What Is Happening With Airport Rail?

As the Herald reported yesterday, it looks as if Auckland Transport have really dropped the ball in getting a designation in place for rail to Mangere and Auckland Airport – what should be called the “South Western Line”. It is worth emphasizing that the main point of any rapid transit project in the south west is not so much to provide air travellers with a rail link, but to provide the more than 20,000 workers at the airport with a decent alternative, and also benefit the residents of Mangere and South Auckland who probably have the worst public transportation services in the entire region.

Some years back, a cross-stakeholder South-Western Multi-modal Airport Rapid Transit (SMART) study was commissioned to look at the rapid transit options. It was supposed to be making progress towards a designation, and for some time we have been wondering how the study was progressing.

This week, through a LGOIMA request, we finally got our hands on a copy of what has turned out to be an interim, and final report. Unfortunately, Auckland Transport instructed consultants GHD to cut the three phase study short in September of last year.

Phase Three of the study was supposed to “focus on developing documentation to support route protection. This would have entailed developing a draft Notice of Requirement and/or easement documentation for future-proofing of the preferred route. Within the airport designation, it was anticipated that an easement would be agreed and included in the current Auckland Airport Masterplan.”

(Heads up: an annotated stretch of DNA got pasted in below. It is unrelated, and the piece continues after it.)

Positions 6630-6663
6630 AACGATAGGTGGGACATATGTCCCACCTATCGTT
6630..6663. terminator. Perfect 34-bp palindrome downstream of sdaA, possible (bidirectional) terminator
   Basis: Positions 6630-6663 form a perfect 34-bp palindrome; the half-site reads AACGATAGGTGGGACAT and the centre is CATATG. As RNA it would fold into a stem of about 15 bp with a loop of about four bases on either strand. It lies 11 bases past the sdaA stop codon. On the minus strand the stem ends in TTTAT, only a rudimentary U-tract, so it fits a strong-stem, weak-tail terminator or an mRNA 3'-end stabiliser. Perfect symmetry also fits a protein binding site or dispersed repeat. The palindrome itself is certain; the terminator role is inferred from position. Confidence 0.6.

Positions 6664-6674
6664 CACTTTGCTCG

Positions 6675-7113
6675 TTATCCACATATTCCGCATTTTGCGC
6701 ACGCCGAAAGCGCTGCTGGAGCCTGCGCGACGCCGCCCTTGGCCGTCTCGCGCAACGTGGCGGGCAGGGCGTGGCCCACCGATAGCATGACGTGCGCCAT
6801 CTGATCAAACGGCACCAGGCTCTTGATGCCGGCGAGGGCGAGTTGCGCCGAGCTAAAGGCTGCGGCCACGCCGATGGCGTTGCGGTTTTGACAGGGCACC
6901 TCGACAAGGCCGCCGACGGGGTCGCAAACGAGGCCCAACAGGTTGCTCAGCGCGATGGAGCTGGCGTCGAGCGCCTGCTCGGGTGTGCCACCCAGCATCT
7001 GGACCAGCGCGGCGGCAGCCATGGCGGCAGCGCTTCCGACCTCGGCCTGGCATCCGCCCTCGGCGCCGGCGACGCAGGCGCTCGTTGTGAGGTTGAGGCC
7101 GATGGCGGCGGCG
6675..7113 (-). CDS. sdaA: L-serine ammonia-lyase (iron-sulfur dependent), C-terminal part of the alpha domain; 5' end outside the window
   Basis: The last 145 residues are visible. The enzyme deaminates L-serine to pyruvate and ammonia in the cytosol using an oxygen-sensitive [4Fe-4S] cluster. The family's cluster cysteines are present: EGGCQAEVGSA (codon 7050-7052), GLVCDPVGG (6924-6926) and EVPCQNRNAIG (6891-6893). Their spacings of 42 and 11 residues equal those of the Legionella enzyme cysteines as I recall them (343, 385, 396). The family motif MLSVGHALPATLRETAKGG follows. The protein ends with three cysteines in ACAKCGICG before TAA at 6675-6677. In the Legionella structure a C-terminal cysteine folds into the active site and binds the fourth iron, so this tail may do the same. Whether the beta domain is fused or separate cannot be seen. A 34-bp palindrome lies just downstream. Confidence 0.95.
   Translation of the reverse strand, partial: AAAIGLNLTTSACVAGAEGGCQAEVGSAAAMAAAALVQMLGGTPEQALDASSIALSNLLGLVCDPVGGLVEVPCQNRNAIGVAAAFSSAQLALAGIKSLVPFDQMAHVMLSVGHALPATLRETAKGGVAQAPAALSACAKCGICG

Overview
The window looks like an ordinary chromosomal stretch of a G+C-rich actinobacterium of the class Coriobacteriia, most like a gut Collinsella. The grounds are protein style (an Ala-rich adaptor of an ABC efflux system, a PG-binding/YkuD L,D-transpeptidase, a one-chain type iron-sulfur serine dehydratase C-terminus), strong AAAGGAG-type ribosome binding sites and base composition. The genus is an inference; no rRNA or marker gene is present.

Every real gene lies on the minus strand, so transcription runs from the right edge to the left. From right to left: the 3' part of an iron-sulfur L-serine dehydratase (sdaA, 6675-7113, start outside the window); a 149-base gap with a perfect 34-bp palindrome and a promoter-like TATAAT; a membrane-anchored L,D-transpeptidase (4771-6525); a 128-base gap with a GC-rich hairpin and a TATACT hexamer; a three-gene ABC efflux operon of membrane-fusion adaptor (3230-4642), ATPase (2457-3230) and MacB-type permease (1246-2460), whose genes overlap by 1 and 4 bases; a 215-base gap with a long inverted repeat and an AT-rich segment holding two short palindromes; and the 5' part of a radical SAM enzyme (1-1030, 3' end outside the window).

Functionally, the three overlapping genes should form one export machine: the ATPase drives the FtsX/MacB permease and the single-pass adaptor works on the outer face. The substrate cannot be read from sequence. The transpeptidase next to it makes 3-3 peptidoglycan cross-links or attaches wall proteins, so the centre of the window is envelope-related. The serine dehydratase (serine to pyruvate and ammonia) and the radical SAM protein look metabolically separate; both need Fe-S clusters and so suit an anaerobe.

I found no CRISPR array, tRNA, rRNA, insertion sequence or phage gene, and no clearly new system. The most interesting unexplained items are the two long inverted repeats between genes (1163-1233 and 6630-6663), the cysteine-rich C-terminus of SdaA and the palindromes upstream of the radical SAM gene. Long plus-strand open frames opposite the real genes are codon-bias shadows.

However, the study was cut short with the following reasons given:

SMART Scheme Assessment Report

There is no explanation as to why the plans listed have a higher priority than designating rail to the airport. Auckland Transport and Auckland Council have to be the party responsible for driving the rapid transit designation process through, but instead they’ve more or less said “Ugh – too hard!” and sat on their hands.

Fast forward a year later, and things have now come to a head as the NZTA are wanting to push through the Kirkbride Road grade separation project, which will turn SH20A and SH20 into a continuous motorway. There is currently no provision for a rail corridor in any of the draft plans, and it is my understanding that the NZTA are waiting on a clear direction from Auckland Transport on where the rapid transit corridor will run.

The interim SMART report supported an earlier study from 2011 which concluded that a rail loop through South Auckland remains the technically preferred strategic option (I’ll have the detail on a later post) yet no progress has been made in designating the rail corridor.

Most worryingly of all, it looks as if Auckland Transport is now re-litigating the decision for heavy rail and is considering light rail instead for the corridor between Onehunga and the Airport. There are currently no public details on any of the following factors:

  • How much would the light rail rolling stock cost, what would the capacity be and where would the rolling stock be housed?